hiddentesla's blog

By hiddentesla, history, 7 years ago, In English

so im learning Euler circuit now, and i found this algorithm

'tour' is a stack

	for each edge e=(u,v) in E:
		remove e from E
	prepend u to tour

to find the tour, clear stack 'tour' and call find_tour(u),
where u is any vertex with a non-zero degree.

source: http://www.algorithmist.com/index.php/Euler_tour

i coded it, and got AC in an euler circuit problem (the problem guarantees that there is an euler circuit) however, i noticed that in the bottom of the algorithm, it says [WARNING! There is some error in this pseudo-code. The algorithm is not correct!]

does this mean that the algo has a high chance to print euler circuit? or something else?

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7 years ago, # |
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I think this is Hierholzer's algorithm. Before applying it, you need to check that a Euler circuit actually exists for the given graph. Here is another good resource. Take a look at this problem which asks you to construct a Eulerian circuit. My code for the same can be found here.

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    7 years ago, # ^ |
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    Hi Satyaki3794, Can we use Hierholzer's Algorithm to find an Euler Path in a graph?

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    5 years ago, # ^ |
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    Hi, I know it's an old post, but could you please explain why you chose 62 for hashing?

    Edit: NVM, figured it out. It's because the password can have uppercase/lowercase letters and digits

5 years ago, # |
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Perhaps it is meant that it is advisable to consider loops separately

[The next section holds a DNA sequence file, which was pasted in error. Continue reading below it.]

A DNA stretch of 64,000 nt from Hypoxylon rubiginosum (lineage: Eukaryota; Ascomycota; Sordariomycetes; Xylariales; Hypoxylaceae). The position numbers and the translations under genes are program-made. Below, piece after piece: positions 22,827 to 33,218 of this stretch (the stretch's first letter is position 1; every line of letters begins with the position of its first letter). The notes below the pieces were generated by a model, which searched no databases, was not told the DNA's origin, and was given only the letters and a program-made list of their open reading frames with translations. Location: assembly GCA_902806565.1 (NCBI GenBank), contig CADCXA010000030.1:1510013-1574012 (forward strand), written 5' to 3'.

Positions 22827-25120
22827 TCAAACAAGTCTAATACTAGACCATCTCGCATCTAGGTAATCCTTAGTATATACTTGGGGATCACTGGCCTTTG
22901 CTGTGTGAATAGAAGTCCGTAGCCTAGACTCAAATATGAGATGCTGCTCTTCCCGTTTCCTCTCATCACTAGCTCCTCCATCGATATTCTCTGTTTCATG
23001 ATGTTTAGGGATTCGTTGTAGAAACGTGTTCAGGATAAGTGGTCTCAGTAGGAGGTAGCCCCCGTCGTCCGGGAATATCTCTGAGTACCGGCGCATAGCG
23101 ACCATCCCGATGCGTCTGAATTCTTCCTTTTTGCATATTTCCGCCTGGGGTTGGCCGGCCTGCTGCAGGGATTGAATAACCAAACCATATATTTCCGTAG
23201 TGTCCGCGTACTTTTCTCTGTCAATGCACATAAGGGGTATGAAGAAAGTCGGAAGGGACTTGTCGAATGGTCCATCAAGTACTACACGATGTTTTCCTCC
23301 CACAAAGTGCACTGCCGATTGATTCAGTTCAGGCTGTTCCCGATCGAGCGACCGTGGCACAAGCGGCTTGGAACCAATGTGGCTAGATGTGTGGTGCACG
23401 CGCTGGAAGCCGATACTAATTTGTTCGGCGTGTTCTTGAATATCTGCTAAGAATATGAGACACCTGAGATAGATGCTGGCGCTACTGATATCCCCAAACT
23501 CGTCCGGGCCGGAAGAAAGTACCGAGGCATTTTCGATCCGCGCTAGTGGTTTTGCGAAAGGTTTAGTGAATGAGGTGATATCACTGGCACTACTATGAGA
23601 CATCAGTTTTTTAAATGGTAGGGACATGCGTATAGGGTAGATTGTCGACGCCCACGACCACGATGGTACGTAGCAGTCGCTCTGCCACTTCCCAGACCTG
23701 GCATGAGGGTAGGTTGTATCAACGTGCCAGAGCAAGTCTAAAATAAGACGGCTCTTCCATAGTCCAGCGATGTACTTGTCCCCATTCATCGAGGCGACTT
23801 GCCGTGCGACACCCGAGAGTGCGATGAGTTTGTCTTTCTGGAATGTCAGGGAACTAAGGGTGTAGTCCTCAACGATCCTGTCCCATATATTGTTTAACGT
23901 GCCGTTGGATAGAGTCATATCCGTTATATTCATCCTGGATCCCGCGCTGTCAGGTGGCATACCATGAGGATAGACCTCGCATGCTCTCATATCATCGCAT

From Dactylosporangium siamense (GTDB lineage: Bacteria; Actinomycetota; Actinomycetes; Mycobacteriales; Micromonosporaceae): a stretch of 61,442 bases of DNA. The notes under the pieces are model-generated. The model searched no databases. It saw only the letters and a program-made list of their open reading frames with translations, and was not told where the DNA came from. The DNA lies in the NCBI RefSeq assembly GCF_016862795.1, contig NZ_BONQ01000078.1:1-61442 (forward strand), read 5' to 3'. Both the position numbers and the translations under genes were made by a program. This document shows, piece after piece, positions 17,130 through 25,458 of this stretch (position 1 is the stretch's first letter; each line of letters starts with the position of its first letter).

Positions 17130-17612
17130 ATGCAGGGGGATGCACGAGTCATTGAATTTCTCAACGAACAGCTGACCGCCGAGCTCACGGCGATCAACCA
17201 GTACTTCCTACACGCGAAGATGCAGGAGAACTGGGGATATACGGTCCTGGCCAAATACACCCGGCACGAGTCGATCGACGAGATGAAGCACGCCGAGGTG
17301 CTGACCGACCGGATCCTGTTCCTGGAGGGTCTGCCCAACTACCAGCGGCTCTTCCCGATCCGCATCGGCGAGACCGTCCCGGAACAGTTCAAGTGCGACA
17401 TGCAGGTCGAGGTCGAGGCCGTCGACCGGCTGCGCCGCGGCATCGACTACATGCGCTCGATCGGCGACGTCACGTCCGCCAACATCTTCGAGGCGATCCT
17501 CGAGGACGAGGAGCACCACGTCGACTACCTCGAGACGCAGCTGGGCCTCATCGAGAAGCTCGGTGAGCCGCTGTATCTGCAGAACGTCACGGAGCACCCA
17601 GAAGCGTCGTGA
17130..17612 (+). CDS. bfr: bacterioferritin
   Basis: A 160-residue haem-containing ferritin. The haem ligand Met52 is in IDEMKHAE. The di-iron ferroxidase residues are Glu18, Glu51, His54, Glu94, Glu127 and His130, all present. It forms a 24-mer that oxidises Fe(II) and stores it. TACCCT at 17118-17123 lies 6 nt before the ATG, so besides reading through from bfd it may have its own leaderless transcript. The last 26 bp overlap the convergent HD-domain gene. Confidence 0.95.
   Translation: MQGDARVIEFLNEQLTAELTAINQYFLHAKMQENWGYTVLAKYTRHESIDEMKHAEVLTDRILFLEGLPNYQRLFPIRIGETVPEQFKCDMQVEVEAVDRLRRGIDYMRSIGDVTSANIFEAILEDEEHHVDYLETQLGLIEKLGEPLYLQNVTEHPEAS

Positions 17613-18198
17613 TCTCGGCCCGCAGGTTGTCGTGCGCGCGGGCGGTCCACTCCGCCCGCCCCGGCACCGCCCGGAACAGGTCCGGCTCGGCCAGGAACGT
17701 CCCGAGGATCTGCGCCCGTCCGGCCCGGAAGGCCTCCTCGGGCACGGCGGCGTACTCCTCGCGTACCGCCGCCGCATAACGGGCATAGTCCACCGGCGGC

3 years ago, # |
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i was really confused on how this is equivalent to Hierholzer's algorithm, as the pseudo-code you wrote looks nothing like that at all. This is also the code present in CP algorithms. So I came up with a proof:

Proof that this algorithm is equivalent to Hierholzer's:

Claim: For an Eulerian graph [graph which is connected and each vertex has even degree] of size $$$n$$$, $$$findTour(v)$$$ outputs a euler tour starting and ending at any arbitrary vertex $$$v$$$.

We can prove this claim by strong induction on $$$n$$$. Consider for a graph of size $$$k$$$. Let's start $$$findTour(v)$$$ on any arbitrary vertex $$$v$$$. Since each vertex has even number of edges, we will never get "stuck" on any vertex, since once we enter a vertex, we can exit it also. Consider when the recursion comes back to $$$v$$$ for the first time. It has deleted all edges from the graph which forms a simple cycle consisting $$$v$$$.

This means that the graph is now divided into smaller Eulerian graphs, with each vertex of the cycle being part of one such smaller eulerian graph. By induction, $$$findTour()$$$ on these vertices returns an eulerian circuit starting and ending at these vertices. So we combine the path in the stack, thus finding the euler tour.